3o Each example is provided by way of explanation of the invention, not
limitation of the invention. In fact, it will be apparent to those skilled in
the art that various modifications and variations can be made in the


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present invention without departing from the scope or spirit of the
invention. For instance, features illustrated or described as part of
one embodiment, can be used on another embodiment to yield a still
further embodiment. Thus, it Is intended that the present invention
cover such modifications and variations as come within the scope of
the appended claims and their equivalents.
For purposes of explanation of the invention, the embodiments
and principles of the invention will be discussed in regards to a
cigarette. However, this Is for the purposes of explanation of the
invention only and is not meant to limit the invention only to cigarettes.
Any manner of smoking article is within the scope and spirit of the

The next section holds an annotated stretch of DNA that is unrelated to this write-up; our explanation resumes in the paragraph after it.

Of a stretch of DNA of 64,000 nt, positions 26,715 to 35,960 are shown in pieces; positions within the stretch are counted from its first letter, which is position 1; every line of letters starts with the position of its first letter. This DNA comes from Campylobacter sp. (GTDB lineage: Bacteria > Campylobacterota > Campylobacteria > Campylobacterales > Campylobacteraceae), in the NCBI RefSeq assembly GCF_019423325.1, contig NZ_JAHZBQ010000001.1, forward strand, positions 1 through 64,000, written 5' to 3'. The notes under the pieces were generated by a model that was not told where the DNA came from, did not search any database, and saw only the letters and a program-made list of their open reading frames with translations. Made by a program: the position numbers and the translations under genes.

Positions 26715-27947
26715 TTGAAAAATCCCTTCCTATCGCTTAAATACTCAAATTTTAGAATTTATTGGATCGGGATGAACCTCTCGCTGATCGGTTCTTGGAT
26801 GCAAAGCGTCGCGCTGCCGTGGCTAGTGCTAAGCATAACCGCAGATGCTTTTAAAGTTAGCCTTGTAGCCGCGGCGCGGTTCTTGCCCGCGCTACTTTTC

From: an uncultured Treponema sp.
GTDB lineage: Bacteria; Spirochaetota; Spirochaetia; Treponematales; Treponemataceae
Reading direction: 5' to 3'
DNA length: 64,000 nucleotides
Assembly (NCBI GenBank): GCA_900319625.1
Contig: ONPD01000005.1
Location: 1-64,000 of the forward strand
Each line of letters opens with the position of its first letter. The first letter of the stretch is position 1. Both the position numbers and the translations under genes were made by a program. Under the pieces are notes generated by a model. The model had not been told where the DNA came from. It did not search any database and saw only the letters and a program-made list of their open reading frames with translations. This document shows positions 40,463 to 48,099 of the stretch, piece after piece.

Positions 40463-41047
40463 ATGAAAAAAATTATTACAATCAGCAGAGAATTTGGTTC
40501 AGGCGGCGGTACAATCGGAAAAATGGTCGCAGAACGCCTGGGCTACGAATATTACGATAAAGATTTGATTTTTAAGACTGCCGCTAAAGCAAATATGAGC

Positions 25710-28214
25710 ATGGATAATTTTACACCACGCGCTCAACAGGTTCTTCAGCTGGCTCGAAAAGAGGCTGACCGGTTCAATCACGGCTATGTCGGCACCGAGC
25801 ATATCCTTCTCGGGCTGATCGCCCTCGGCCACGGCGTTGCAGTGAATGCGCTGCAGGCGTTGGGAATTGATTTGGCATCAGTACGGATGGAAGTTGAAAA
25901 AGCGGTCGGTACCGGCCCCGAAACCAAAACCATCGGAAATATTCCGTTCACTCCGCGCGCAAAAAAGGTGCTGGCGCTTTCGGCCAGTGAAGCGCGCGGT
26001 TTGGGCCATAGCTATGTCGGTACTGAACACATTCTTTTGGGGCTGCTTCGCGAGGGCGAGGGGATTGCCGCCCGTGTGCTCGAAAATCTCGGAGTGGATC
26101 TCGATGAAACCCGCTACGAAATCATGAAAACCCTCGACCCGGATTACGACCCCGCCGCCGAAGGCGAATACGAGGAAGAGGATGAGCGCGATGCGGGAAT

invention.
The invention relates to a smoking article, and a wrapper for a
smoking article, having improved ignition proclivity control
characteristics. "Ignition proclivity" is a measure of the tendency of
the smoking article or cigarette to ignite a flammable substrate if the
burning cigarette is dropped or otherwise left on a flammable
substrate. A test for ignition proclivity of a cigarette has been
established by NIST (National Institute of Standards and Technology)
and is generally referred to as the "Mock-Up Ignition Test". The test
comprises placing a smoldering cigarette on a flammable test fabric
and recording the tendency of the cigarette to either ignite the test
fabric, burn the test fabric beyond a normal char line of the fabric,
burn its entire length without igniting the fabric, or self-extinguish
before igniting the test fabric or burning its entire length.
Another test for ignition proclivity is referred to as the
"Cigarette Extinction Test". In the Cigarette Extinction Test, a lit
cigarette is placed on one or more layers of filter paper. If the